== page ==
Researchers used new technology that measured participants’ glucose levels on a constant basis throughout the day. Dr. James Lane, a psychologist at Duke and the lead author of the study, says it represents the first time researchers have been able to track the impact of caffeine consumption as patients got about their normal, everyday lives.
Lane studied 10 patients with established type 2 diabetes and who drank at least two cups of coffee every day and who were trying to manage their disease through diet, exercise and oral medications, but no extra insulin. Each had a tiny glucose monitor embedded under their abdominal skin that continuously monitored their glucose levels over a 72-hour period.
Participants took capsules containing caffeine equal to about four cups of coffee on one day and then identical capsules that contained a placebo on another day. Everyone had the same nutrition drink for breakfast, but were free to eat whatever they liked for lunch and dinner.
The researchers found that when the participants consumed caffeine, their average daily sugar levels went up 8 per cent. Caffeine also exaggerated the rise in glucose after meals: increasing by 9 percent after breakfast, 15 percent after lunch and 26 per cent after dinner.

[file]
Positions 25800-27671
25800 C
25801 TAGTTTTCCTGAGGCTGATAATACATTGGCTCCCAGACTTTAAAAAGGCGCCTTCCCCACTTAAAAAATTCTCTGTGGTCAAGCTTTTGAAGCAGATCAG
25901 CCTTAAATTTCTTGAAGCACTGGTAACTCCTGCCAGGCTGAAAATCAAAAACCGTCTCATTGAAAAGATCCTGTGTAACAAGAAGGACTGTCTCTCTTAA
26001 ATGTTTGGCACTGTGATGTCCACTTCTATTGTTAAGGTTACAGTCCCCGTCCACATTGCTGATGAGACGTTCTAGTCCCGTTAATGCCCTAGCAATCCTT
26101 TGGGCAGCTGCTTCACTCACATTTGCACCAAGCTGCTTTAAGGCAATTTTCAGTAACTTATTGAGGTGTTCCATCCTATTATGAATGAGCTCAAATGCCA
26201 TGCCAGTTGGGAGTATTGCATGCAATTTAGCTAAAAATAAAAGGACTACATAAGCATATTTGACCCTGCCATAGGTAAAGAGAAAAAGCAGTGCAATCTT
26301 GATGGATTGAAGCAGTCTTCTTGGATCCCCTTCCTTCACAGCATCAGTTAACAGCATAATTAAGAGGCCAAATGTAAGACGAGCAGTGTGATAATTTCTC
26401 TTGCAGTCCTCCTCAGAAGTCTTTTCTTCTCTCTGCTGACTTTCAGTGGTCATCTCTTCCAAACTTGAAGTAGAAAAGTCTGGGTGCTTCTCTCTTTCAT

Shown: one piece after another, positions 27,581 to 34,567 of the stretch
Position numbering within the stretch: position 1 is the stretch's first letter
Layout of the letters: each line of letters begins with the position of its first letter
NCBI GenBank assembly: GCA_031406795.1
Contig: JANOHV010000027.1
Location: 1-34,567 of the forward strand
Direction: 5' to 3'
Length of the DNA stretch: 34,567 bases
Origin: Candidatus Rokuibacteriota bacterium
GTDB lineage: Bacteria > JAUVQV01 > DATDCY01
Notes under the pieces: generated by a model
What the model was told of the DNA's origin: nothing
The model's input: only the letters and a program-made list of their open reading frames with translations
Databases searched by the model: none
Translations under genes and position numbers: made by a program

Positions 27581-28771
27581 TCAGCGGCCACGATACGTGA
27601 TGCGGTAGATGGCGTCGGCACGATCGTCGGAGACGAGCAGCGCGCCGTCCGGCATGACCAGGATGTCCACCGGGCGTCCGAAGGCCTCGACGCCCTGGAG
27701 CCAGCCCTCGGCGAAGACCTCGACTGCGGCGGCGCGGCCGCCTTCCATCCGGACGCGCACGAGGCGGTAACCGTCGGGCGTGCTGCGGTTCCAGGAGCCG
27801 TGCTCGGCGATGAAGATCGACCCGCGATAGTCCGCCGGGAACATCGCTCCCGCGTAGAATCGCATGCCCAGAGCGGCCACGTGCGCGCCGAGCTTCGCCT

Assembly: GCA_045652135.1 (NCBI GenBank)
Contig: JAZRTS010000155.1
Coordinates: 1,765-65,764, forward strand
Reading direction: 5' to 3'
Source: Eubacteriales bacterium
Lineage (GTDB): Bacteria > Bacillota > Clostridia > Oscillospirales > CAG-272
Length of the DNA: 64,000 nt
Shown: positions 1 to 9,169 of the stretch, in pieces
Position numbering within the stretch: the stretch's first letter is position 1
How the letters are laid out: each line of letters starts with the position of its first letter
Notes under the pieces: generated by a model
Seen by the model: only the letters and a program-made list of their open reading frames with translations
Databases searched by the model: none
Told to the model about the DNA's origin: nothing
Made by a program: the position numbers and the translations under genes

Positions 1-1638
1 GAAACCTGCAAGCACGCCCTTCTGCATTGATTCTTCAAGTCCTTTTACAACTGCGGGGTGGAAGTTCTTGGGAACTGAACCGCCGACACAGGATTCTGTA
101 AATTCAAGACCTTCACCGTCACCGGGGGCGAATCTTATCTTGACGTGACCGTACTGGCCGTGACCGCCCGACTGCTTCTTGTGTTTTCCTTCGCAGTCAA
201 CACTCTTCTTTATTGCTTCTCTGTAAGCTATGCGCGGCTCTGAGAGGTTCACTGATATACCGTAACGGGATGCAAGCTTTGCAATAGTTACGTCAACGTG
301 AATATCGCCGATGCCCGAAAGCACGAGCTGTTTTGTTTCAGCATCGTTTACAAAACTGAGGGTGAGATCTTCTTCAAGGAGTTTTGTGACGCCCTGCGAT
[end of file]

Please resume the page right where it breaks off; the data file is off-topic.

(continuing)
“We’re not sure what it is about caffeine that drives glucose levels up, but we have a couple of theories,” says Lane. “It could be that caffeine interferes with the process that moves glucose from the blood and into muscle and other cells in the body where it is used for fuel. It may also be that caffeine triggers the release of adrenaline that can also boost sugar levels.”
There are no current guidelines suggesting diabetics shouldn’t drink coffee, but Lane says that day may come, if further studies bear out their findings.
MEDICA.de; Source: Duke University Medical Center